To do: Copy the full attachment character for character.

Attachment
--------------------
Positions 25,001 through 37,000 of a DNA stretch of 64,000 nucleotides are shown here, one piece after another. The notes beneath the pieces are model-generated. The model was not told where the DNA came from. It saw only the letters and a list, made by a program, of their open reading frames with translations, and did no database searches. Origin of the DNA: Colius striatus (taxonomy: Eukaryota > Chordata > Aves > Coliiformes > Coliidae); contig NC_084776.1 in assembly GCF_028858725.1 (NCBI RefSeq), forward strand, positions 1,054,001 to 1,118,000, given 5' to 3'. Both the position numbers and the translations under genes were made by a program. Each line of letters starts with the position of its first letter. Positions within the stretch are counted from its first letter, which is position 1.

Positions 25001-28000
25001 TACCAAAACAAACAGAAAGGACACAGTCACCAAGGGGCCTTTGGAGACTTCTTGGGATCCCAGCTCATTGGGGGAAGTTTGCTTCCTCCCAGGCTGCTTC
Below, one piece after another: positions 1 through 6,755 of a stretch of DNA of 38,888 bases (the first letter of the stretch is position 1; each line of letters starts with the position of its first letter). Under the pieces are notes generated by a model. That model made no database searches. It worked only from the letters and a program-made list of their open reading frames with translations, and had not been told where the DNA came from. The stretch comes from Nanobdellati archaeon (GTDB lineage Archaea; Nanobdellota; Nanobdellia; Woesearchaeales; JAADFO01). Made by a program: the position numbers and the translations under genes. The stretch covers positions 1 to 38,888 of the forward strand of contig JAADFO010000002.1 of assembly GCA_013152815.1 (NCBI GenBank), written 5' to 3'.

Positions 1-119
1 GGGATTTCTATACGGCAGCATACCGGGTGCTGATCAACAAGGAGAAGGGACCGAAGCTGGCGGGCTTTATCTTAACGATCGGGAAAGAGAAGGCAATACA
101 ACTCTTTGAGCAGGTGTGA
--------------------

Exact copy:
Positions 25,001 through 37,000 of a DNA stretch of 64,000 nucleotides are shown here, one piece after another. The notes beneath the pieces are model-generated. The model was not told where the DNA came from. It saw only the letters and a list, made by a program, of their open reading frames with translations, and did no database searches. Origin of the DNA: Colius striatus (taxonomy: Eukaryota > Chordata > Aves > Coliiformes > Coliidae); contig NC_084776.1 in assembly GCF_028858725.1 (NCBI RefSeq), forward strand, positions 1,054,001 to 1,118,000, given 5' to 3'. Both the position numbers and the translations under genes were made by a program. Each line of letters starts with the position of its first letter. Positions within the stretch are counted from its first letter, which is position 1.

Positions 25001-28000
25001 TACCAAAACAAACAGAAAGGACACAGTCACCAAGGGGCCTTTGGAGACTTCTTGGGATCCCAGCTCATTGGGGGAAGTTTGCTTCCTCCCAGGCTGCTTC
Below, one piece after another: positions 1 through 6,755 of a stretch of DNA of 38,888 bases (the first letter of the stretch is position 1; each line of letters starts with the position of its first letter). Under the pieces are notes generated by a model. That model made no database searches. It worked only from the letters and a program-made list of their open reading frames with translations, and had not been told where the DNA came from. The stretch comes from Nanobdellati archaeon (GTDB lineage Archaea; Nanobdellota; Nanobdellia; Woesearchaeales; JAADFO01). Made by a program: the position numbers and the translations under genes. The stretch covers positions 1 to 38,888 of the forward strand of contig JAADFO010000002.1 of assembly GCA_013152815.1 (NCBI GenBank), written 5' to 3'.

Positions 1-119
1 GGGATTTCTATACGGCAGCATACCGGGTGCTGATCAACAAGGAGAAGGGACCGAAGCTGGCGGGCTTTATCTTAACGATCGGGAAAGAGAAGGCAATACA
101 ACTCTTTGAGCAGGTGTGA